This module explores the nature of the public sphere in Britain, how groups and individuals from all social classes engage with the state, non-governmental actors/agencies and party politics. Students will examine topics including the role of the state and NGOs, citizenship, social capital, devolution and the 'new localism' and the internet and politics. The major schools of thought that theoretically represent the interrelationships between politics, social structures, ideologies and culture will be explored throughout the module. Indicative topics of study include:
• The British political system and structure
• The state
• Non-state actors and agents, including the voluntary sector
• Civil society
• Social capital
• Devolution and the 'new localism'
• Web 2.0, the media and the British public sphere
• The Big Society
This module appears in the following module collections.
2 hours per week
Runs every other year
Method of assessment
The assessment for this module is composed of one essay of 3,000 words, worth 80% of the final mark, and a group presentation worth 20%.
Crowson, Nick et al (2009) NGOs in Contemporary Britain: Non-State Actors in Society and Politics since 1945. Basingstoke: Palgrave
Deakin, Nicholas. (2001) In Search of Civil Society. Basingstoke: Palgrave
Faulks, Keith. (2000) Citizenship. London: Routledge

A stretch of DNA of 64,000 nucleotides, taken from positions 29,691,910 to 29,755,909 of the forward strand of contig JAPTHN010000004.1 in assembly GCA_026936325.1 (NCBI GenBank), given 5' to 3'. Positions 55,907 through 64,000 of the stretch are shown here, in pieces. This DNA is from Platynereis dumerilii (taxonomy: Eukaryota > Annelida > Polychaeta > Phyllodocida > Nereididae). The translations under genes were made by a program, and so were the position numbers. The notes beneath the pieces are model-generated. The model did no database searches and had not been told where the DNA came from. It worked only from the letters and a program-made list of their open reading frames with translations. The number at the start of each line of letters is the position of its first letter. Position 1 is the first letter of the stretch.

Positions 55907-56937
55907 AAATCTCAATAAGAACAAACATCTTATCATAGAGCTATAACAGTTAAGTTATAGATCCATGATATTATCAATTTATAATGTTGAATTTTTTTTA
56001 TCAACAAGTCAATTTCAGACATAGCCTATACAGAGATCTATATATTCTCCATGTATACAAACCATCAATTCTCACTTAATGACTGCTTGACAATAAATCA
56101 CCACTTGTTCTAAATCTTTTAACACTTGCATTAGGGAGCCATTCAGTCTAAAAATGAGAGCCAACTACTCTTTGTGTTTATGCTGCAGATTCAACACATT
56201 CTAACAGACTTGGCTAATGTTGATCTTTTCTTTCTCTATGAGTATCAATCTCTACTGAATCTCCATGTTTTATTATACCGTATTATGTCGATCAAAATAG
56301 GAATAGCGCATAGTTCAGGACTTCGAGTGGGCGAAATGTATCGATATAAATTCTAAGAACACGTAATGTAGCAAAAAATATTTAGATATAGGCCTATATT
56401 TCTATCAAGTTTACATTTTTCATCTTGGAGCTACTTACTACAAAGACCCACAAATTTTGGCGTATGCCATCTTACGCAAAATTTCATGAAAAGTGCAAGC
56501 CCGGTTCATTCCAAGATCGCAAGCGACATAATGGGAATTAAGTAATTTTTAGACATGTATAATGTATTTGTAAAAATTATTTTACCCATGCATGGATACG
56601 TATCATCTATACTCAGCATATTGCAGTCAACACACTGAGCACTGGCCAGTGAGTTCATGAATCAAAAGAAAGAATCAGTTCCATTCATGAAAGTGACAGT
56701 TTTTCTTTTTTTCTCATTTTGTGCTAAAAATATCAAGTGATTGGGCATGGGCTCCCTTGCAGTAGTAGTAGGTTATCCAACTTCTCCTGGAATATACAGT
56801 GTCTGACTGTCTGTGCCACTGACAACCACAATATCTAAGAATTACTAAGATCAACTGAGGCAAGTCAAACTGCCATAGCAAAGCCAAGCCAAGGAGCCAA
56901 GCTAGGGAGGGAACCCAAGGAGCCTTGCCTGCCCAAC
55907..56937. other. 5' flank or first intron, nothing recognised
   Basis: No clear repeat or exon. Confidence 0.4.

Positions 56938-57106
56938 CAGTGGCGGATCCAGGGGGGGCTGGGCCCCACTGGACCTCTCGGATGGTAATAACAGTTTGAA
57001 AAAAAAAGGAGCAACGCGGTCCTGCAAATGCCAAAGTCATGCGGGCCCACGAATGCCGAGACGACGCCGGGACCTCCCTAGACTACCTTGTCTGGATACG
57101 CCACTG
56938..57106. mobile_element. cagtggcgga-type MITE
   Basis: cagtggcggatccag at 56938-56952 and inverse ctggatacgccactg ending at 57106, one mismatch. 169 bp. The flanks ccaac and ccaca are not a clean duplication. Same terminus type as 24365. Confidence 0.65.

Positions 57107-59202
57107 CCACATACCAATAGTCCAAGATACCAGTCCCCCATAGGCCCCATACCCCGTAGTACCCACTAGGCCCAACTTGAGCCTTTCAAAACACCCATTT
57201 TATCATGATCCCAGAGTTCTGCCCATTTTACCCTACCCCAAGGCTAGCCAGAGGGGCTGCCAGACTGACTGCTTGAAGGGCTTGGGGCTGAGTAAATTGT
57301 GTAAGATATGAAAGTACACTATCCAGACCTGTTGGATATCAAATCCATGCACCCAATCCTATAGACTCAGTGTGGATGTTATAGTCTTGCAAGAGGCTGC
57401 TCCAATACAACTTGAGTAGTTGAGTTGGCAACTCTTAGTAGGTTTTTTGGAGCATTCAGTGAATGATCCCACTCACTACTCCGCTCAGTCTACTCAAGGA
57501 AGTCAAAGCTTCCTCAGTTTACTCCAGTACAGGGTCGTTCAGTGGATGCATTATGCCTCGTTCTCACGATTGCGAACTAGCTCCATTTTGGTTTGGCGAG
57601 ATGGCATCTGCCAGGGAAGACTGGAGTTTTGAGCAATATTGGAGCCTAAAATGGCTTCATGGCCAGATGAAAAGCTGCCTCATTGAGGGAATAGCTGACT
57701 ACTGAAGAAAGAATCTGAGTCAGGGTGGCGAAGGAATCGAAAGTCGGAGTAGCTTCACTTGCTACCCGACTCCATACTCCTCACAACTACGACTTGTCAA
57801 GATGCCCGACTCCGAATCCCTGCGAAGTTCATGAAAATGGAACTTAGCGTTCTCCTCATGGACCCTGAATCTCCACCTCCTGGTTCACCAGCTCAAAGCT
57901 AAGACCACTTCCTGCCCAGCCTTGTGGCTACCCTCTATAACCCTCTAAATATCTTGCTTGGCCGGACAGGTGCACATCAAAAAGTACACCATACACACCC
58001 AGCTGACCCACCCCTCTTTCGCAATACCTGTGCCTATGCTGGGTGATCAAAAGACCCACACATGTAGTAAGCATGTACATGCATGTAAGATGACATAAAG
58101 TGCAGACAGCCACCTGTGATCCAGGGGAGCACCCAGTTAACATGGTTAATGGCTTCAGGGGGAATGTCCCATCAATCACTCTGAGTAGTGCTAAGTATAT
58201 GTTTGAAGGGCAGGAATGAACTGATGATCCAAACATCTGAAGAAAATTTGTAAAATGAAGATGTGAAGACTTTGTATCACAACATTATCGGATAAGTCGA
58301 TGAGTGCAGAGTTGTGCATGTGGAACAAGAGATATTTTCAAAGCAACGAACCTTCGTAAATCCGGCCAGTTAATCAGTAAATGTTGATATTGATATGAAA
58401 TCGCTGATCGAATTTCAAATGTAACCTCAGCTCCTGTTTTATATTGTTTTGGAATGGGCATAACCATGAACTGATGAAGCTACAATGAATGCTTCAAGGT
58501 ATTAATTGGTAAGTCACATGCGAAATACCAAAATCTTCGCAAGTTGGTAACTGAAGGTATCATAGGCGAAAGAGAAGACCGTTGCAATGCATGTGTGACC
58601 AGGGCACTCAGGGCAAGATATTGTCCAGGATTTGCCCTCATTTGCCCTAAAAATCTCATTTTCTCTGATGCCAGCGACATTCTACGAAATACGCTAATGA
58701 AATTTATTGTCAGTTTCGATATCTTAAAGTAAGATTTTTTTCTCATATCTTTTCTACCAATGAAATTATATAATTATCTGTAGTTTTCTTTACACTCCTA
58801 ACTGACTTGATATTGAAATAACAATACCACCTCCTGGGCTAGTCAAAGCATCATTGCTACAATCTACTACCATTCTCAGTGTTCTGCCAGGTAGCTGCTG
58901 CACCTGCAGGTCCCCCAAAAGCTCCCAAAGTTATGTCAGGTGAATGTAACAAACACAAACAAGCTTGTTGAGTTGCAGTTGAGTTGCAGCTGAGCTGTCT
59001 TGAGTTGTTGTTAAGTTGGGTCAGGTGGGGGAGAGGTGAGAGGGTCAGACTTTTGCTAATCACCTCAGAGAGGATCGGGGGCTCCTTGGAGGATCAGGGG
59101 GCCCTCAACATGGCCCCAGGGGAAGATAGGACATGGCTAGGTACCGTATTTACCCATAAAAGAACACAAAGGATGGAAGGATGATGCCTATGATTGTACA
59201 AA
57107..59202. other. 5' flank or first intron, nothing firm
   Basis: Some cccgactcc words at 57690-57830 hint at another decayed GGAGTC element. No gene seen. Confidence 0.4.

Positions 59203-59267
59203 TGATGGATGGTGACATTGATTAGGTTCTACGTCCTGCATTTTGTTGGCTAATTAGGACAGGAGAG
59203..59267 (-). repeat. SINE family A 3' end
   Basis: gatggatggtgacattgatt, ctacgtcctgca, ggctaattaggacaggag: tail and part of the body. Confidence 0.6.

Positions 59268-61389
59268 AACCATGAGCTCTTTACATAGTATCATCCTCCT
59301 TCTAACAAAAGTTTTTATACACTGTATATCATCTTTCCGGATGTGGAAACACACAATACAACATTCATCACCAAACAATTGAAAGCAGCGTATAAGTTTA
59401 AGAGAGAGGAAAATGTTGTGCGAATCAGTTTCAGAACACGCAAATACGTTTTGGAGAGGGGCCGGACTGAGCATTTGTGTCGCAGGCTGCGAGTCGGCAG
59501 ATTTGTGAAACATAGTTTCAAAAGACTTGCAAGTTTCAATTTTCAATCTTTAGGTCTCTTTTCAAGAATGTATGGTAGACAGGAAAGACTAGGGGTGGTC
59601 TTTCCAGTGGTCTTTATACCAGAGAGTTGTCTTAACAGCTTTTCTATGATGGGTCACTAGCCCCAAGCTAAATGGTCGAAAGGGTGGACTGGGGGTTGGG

Halpern, David .(2005) Social Capital. Oxford: Polity
Bradley, Kate. (2009) Poverty, Philanthropy and the State: Charities and the Working Classes in London, 1918-1979. Manchester: Manchester University Press
See the library reading list for this module (Medway)
At the end of the module, students will:
Have acquired detailed knowledge of the importance of a critical, social scientific approach to the public sphere in Britain
Be able to demonstrate an advanced conceptual understanding of the British political system and public sphere, and its development
Be able to critically evaluate arguments, assumptions, abstract concepts and data regarding varying methods and ways in which individuals and groups shape and interact with the public sphere, drawing upon perspectives from sociology, social policy and history
Be able to effectively communicate key debates regarding the factors that shape involvement or non-involvement in British public and political life, drawing upon perspectives from sociology, social policy and history
Be able to draw upon social science techniques and theories to describe and explain the structures and processes involved in British public and political life, including utilising key disciplinary concepts to define the uncertainty, ambiguity and limits of knowledge regarding central political debates.
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